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“Do not give up, find a reason to keep going.” – An interview with ALS member Lee

Humor and a passel of grandchildren keep Lee (slicky) going. He’s been living with ALS for nearly three decades and refuses to let his condition get the best of him. Now retired, he delights in his family and is very active in our forums – welcoming new members, doling out information and sharing his positive attitude with others. We recently had the chance to catch up with him. Here’s what we learned… 1. Tell us a little about your life. You’re retired – what are you most passionate and interested about right now? I have been fighting this disease for 27 years, it has been a rough road, but I am so grateful for the time I have been given. I worked up till 10 years ago, then I retired because I could not do my job anymore. My passion in life right now is to enjoy my family, and to live long enough to see a cure. I like watching TV, playing video games, do as much Tai Chi as I can. 2. You say in your profile, “If you think you’re going to die, you will so I keep going.” You’ve maintained a very positive attitude. What helps …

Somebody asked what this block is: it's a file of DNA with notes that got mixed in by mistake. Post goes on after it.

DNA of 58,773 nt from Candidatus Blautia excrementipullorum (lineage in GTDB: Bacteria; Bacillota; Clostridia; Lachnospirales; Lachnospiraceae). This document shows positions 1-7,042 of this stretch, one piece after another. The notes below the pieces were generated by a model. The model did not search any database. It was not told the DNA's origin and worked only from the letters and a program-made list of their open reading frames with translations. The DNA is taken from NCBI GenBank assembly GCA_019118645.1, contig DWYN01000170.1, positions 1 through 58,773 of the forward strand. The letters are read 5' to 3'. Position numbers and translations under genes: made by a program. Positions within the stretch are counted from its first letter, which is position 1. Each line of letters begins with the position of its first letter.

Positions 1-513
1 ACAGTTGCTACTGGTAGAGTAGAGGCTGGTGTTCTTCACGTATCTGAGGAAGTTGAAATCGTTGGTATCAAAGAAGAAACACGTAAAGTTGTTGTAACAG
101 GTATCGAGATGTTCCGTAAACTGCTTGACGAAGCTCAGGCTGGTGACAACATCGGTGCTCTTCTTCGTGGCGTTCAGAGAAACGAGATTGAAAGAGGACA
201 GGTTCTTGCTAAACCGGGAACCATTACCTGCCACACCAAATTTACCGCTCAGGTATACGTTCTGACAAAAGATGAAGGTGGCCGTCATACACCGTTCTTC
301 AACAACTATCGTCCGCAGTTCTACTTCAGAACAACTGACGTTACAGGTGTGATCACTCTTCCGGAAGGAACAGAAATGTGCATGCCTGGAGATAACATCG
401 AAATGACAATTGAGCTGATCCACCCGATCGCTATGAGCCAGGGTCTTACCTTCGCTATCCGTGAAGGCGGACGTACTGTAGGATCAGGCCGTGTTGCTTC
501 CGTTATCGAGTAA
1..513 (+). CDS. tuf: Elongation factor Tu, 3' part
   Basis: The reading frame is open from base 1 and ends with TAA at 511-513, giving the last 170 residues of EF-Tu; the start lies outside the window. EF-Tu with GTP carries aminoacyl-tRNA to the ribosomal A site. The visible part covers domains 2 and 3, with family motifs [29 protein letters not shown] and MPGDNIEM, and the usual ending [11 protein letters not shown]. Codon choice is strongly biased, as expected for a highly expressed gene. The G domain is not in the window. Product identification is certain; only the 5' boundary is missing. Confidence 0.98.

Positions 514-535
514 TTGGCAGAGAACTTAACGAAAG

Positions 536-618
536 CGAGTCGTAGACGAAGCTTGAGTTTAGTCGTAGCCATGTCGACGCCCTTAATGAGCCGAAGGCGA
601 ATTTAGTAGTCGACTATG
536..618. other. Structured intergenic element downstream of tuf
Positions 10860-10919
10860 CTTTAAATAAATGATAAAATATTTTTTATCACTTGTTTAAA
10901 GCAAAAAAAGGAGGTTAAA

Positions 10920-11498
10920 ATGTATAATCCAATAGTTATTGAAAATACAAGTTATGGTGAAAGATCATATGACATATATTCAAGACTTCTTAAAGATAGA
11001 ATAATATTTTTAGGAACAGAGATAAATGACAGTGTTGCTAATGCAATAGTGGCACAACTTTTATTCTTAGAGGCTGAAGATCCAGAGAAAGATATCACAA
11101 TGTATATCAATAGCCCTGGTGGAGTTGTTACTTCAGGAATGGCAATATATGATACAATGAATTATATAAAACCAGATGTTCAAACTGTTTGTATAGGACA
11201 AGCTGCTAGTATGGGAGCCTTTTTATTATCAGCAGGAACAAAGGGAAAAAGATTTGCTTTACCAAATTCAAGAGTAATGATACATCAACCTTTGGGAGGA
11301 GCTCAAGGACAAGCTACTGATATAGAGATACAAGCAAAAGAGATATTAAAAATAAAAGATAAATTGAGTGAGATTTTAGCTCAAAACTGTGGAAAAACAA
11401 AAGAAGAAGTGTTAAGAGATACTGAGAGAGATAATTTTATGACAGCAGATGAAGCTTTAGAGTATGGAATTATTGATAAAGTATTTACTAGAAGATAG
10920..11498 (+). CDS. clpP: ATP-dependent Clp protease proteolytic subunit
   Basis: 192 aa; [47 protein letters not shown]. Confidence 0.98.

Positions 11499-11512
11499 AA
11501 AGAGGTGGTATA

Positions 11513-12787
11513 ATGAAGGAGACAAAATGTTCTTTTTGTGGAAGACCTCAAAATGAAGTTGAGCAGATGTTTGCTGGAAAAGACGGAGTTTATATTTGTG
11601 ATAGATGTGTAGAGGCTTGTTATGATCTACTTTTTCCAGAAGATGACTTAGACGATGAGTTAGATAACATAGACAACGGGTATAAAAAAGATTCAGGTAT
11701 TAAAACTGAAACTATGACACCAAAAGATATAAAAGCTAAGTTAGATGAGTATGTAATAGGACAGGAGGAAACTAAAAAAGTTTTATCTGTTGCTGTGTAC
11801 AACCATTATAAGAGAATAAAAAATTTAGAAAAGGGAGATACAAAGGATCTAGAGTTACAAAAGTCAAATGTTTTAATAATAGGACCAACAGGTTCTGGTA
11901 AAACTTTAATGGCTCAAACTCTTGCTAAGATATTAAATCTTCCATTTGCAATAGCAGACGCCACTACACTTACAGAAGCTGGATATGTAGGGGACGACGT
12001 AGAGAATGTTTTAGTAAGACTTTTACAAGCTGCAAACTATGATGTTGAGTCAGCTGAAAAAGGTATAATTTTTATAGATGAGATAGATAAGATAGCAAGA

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“I feel as if I’ve been given more time to spread awareness.” – An interview with ALS member Lisa

Lisa (Ltbeauti) was studying to become a teacher in Richmond, VA, when she was diagnosed with ALS—the same type that affected both her sister and father. After joining PatientslikeMe in 2008, Lisa has made it her mission to stay proactive about her health and, like any good teacher, offer support and share her experience with new members in the community. We caught up with her recently to learn more about how she copes with ALS, and here’s what we learned … 1.  Give us a glimpse of a regular day in your life. What are some challenges you face? What do you most enjoy? I need assistance with most things now. I am in a power wheelchair 95% of the day. I will occasionally transfer to a recliner with a lift seat on top the cushion. The biggest challenge I face is constantly changing strategies to remain as independent as possible as the progressing nature of this disease takes away my ability to do even simple tasks. I can no longer speak and I use an iPad with speech software to communicate. I really enjoy getting outside to be around some plants or flowers. I was an avid gardener before ALS, …